THIS week completes our two-part Western Australia grazing property scrutiny, with a closer look at the state’s Pilbara and Gascoyne regions.
Last week’s property report focused on WA’s Goldfields region (see regional map)
Under Western Australian legislation, the Pastoral Lands Board has the authority to set carrying capacity on pastoral leases (Click on this link to see the relevant passages of legislation in the WA Land Administration Act).
According to Darren Tapscott, a valuer and a director of the newly formed YieldWA valuation group, the ratings have been put in place years ago by the Department of Agriculture. They are enforced at will – not necessarily all the time – by the Pastoral Lands Board.
“In some areas, those potential carrying capacities have not been updated for up to 50 years,” Mr Tapscott said.
“They are no longer a reflection of what’s actually happening on the ground. Unfortunately, lending institutions and banks use these rates to do their sums on, because they are tangible, but it certainly creates an issue,” he said.
“Very few pastoral leases, particularly the further north you go, run those numbers. It is usually well in excess of that.”
Mr Tapscott said the WIWO values of cattle stations across northern WA had lifted significantly over the last two or three years.
“That has been driven primarily by the increase in livestock prices. What we are now starting to see is a flow-on effect to the lease improvement side of the equation.”
Pilbara seen as the stand-out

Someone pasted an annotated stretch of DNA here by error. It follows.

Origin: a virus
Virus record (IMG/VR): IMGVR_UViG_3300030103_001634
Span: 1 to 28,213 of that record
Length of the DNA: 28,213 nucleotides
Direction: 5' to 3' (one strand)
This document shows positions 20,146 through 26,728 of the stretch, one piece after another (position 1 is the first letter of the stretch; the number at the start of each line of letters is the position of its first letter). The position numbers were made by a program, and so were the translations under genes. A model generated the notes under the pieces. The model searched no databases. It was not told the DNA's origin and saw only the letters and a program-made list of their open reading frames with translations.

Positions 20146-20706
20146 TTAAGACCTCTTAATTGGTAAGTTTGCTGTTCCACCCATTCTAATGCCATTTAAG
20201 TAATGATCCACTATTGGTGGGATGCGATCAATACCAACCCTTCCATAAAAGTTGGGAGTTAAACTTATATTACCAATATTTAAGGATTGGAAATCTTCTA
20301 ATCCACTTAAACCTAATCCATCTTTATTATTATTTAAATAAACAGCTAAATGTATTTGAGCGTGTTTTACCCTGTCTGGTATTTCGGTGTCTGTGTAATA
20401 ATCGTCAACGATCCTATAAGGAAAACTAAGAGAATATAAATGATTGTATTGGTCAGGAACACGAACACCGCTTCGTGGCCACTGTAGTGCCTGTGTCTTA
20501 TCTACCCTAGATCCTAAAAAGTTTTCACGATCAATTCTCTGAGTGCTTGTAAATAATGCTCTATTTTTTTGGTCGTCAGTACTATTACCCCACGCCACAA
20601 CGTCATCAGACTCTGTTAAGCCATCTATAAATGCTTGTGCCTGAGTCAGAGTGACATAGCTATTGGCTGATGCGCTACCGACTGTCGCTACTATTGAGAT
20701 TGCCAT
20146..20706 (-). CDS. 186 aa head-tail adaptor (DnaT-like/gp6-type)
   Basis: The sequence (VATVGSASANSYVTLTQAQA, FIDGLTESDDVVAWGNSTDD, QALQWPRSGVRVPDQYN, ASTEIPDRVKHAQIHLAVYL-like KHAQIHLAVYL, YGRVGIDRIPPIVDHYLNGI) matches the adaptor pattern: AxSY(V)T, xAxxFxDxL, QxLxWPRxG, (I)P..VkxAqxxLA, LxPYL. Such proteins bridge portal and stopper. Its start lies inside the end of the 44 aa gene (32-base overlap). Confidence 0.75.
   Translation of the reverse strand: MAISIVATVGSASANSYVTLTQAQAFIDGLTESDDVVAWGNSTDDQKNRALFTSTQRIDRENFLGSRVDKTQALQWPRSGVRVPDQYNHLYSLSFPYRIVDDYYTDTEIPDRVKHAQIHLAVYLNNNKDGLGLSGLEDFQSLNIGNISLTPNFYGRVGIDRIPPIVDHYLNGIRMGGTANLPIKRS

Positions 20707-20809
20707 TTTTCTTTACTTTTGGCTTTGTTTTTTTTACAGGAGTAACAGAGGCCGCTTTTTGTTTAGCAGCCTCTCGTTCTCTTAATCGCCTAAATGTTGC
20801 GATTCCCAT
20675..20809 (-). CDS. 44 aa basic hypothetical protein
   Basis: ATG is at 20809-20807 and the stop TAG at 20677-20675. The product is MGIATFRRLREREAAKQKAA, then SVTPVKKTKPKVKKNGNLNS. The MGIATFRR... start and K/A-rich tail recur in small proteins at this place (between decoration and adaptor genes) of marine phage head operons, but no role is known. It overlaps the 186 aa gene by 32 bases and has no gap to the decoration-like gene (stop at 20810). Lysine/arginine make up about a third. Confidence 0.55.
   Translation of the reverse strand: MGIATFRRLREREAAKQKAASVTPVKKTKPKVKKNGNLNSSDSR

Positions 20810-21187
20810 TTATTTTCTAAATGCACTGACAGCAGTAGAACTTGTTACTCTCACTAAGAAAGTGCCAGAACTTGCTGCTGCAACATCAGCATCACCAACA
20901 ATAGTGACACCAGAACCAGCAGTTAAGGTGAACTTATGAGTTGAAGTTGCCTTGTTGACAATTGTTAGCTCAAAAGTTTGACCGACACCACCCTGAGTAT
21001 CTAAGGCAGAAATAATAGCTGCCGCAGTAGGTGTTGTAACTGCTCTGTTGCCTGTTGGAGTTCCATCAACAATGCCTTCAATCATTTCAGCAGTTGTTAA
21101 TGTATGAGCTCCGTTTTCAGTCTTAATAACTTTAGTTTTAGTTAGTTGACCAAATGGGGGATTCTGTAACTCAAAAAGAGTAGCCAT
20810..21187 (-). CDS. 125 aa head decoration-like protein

Elders’ pastoral sales specialist Greg Smith likens WA pastoral leases to the vast flat country in western New South Wales known as the Hay Plains, and the Mitchell/Flinders grass downs country of Queensland.
He said the Pilbara had always been highly sought-after.
“In terms of property demand, the Pilbara is the stand-out area. While it does not have the Kimberleys’ higher and more reliable rainfall, the region has had a pretty good run of seasons. It has a tropical rather than a temperate climate and rainfall pattern, and has been established with cattle for longer,” he said.
While land values in the Pilbara have risen more than other areas, Mr Smith admitted it was probably on the back of stronger cattle prices.
“Properties are bigger and running more cattle. However, property prices have been distorted by the amount of mining activity that’s gone on. At present, it is well valued, but perhaps slightly over-valued.”
Mr Tapscott believes land values in the Pilbara have room to move, but said they are usually 20 percent below Kimberley prices, on the back of higher rainfall.